Origin of insoluble organic matter in type 1 and 2 chondrites: new clues, new questions

Quirico et al.

Geochimica et Cosmochimica Acta
Volume 136, 1 July 2014, Pages 80–99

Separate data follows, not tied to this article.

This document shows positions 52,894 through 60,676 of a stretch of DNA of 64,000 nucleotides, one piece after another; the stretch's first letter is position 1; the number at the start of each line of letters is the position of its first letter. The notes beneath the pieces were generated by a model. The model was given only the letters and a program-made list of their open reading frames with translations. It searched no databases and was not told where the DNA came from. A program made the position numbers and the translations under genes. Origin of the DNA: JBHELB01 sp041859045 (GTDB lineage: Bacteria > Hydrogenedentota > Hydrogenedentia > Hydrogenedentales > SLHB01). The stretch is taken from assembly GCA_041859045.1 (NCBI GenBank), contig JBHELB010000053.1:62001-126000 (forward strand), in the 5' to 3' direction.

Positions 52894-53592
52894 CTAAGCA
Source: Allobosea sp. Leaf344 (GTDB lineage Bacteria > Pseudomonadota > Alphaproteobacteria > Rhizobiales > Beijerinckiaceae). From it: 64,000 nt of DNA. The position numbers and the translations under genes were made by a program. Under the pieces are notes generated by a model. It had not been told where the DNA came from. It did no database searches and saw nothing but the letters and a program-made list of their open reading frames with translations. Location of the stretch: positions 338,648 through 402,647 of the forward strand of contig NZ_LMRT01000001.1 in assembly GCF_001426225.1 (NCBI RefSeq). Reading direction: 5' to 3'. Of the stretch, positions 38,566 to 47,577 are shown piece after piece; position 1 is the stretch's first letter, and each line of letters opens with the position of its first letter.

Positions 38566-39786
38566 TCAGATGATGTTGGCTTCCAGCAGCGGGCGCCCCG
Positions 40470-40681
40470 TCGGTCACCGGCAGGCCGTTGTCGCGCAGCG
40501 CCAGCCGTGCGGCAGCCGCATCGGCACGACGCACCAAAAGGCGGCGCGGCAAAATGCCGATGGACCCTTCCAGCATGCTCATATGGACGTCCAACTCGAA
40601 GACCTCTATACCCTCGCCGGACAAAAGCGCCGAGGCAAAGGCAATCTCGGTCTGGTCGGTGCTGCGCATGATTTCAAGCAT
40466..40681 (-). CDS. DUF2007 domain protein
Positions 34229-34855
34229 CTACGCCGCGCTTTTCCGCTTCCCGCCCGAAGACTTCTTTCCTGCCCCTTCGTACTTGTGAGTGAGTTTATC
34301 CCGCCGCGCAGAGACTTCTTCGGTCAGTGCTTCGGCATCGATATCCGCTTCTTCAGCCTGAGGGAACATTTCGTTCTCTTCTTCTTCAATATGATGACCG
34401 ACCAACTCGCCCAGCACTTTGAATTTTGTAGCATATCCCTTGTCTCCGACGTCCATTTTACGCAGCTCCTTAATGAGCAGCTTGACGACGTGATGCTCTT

Insoluble organic matter (IOM) extracted from primitive chondrites is a polyaromatic solid with a structure and composition resembling that of terrestrial kerogens. A survey of its composition and structure has been carried out on a series of 27 CR, CM, CI and ungrouped C2 carbonaceous chondrites (Tagish Lake, Bells, Essebi, Acfer 094) using infrared and multi-wavelength Raman micro-spectroscopy (244, 514 and 785 nm laser excitations). The results show that chondritic IOM from PCA 91008 (CM2), WIS 91600 (CM2), QUE 93005 (CM2), Tagish Lake (C2 ungrouped) and possibly Cold Bokkeveld (CM2) has been subjected to the past action of short duration thermal metamorphism, presumably triggered by impacts. The IOM in most of the CM chondrites that experienced moderate to heavy aqueous alteration may have been slightly modified by collision-induced heating. However, even IOM from chondrites that escaped significant thermal metamorphism displays Raman characteristics consistent with a formation by thermal processing, either in the protosolar disk or in the parent body. An alternative energetic process to thermal heating is ion irradiation. After thoroughly analyzing both these scenarii, no conclusion can be drawn as to which is the most plausible mechanism nor whether the heating process took place prior or after accretion. The results show for the first time that the width of the G band in spectra collected with a 514 nm excitation correlates with the O/C atomic ratio, suggesting a major role of oxygen in the cross-linking of polyaromatic units.